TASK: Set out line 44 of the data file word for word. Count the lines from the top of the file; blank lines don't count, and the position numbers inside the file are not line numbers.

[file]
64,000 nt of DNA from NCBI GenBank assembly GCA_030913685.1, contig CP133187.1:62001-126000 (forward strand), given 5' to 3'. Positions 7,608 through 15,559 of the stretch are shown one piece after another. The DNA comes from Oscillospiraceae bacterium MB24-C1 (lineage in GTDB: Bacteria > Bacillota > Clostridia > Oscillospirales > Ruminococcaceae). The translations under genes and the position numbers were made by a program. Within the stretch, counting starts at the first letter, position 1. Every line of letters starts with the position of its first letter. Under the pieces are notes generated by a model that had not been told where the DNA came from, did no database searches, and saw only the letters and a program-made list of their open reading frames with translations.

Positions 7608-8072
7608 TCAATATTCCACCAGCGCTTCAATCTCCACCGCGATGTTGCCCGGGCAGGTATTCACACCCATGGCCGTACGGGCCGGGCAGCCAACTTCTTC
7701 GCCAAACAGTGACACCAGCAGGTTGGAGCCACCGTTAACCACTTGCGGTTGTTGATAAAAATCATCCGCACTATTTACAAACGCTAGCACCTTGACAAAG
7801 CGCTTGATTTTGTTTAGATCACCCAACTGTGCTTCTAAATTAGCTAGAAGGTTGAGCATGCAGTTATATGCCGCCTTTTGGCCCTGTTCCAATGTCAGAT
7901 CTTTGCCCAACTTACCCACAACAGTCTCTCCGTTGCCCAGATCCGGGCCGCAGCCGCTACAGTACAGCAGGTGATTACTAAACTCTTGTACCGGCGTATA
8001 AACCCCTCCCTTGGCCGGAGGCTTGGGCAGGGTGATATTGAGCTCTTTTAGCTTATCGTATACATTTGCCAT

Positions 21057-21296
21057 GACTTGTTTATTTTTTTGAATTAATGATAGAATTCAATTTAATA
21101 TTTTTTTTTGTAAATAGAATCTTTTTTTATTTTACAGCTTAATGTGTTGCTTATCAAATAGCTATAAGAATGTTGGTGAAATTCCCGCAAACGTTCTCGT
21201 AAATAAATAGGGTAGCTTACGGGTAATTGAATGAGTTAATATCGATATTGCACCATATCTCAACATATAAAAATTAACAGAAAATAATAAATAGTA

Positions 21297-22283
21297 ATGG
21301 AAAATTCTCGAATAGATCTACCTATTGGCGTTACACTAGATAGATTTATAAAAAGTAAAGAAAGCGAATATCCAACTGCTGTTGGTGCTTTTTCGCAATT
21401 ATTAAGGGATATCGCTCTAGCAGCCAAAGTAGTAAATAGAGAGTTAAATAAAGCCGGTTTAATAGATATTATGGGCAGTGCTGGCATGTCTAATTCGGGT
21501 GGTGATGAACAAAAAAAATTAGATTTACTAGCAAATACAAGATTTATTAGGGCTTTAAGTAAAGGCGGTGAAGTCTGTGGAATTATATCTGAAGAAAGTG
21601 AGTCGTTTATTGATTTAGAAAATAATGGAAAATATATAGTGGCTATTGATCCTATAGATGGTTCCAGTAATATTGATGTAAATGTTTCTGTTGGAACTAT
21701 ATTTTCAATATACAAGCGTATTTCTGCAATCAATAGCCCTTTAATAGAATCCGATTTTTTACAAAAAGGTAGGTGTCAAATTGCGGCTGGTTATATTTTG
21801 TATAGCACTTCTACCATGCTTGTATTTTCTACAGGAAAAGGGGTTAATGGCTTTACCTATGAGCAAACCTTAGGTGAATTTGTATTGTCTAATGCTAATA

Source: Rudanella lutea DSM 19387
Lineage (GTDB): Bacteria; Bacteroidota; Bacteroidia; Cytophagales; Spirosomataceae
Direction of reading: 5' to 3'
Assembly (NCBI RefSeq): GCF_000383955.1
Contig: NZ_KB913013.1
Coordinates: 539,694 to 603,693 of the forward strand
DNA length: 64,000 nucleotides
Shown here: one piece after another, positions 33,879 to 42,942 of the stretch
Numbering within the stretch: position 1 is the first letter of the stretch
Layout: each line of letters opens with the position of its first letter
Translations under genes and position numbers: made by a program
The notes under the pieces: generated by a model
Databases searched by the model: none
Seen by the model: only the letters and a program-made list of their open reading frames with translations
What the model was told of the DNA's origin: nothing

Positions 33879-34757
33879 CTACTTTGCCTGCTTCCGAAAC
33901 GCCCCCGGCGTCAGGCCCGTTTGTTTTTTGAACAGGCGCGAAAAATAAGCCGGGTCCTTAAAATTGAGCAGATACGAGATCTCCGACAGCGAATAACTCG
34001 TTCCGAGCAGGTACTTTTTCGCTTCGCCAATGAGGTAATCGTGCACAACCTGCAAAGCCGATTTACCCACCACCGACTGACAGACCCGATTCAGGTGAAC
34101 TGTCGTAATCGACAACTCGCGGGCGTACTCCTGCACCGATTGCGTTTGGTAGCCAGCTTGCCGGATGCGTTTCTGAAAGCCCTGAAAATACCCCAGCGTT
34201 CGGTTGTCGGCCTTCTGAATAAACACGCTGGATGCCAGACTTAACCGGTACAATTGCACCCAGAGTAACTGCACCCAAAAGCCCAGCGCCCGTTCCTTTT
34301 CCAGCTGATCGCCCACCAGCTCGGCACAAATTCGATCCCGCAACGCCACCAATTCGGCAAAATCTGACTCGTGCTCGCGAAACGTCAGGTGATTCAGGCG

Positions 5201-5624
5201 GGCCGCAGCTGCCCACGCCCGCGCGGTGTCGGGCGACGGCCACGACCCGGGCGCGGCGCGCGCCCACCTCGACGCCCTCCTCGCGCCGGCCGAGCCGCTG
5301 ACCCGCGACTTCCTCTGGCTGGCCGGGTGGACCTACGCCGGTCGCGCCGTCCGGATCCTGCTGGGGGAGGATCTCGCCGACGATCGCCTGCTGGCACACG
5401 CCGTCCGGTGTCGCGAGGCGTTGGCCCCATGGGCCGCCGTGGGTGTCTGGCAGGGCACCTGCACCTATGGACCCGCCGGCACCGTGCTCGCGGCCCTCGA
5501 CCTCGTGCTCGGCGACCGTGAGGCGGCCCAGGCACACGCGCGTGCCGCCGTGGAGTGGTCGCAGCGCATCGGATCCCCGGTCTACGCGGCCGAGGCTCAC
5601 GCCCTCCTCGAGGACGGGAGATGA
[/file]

5301 ACCCGCGACTTCCTCTGGCTGGCCGGGTGGACCTACGCCGGTCGCGCCGTCCGGATCCTGCTGGGGGAGGATCTCGCCGACGATCGCCTGCTGGCACACG